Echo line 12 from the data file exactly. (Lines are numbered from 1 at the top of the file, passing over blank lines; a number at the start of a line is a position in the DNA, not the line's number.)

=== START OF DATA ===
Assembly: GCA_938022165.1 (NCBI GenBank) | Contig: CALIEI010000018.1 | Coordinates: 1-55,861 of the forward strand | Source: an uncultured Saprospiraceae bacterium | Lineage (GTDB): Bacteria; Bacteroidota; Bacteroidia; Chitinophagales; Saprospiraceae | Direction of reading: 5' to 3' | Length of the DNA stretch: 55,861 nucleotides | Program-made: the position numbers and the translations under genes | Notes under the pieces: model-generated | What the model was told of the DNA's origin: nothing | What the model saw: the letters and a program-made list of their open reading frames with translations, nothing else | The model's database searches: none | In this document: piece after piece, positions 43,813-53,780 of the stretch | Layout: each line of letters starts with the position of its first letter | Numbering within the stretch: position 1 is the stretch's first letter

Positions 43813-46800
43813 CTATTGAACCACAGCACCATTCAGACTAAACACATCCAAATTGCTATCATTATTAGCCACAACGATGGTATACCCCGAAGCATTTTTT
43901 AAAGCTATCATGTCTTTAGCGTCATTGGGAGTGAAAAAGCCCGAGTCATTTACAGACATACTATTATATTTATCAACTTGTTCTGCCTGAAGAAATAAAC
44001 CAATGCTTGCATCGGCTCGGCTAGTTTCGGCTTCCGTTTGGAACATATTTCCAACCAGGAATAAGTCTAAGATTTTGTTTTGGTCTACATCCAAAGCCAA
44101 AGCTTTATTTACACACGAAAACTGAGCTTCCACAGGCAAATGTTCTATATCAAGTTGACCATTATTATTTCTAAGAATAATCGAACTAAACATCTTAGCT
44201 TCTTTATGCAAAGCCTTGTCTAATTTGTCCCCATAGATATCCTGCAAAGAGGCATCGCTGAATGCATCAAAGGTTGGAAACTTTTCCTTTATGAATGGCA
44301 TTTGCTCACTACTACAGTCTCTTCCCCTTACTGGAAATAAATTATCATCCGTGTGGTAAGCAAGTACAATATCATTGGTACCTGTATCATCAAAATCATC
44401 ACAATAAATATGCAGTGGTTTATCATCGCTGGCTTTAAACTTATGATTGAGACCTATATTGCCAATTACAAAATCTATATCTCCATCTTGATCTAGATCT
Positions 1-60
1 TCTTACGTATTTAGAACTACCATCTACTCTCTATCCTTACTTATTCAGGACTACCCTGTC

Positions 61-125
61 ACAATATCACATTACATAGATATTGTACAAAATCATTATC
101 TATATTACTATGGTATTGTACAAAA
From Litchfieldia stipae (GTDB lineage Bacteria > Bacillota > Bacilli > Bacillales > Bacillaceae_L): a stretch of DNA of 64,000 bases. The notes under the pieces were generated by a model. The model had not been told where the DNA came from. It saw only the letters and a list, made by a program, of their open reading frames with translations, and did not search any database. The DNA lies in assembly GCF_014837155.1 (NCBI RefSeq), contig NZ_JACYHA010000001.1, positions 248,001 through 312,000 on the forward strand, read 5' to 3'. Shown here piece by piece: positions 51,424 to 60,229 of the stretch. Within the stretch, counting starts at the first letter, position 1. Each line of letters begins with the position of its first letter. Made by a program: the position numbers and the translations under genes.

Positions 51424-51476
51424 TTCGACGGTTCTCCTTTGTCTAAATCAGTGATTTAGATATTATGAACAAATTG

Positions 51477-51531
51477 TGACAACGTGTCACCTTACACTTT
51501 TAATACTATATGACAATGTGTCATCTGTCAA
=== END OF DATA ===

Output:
Positions 61-125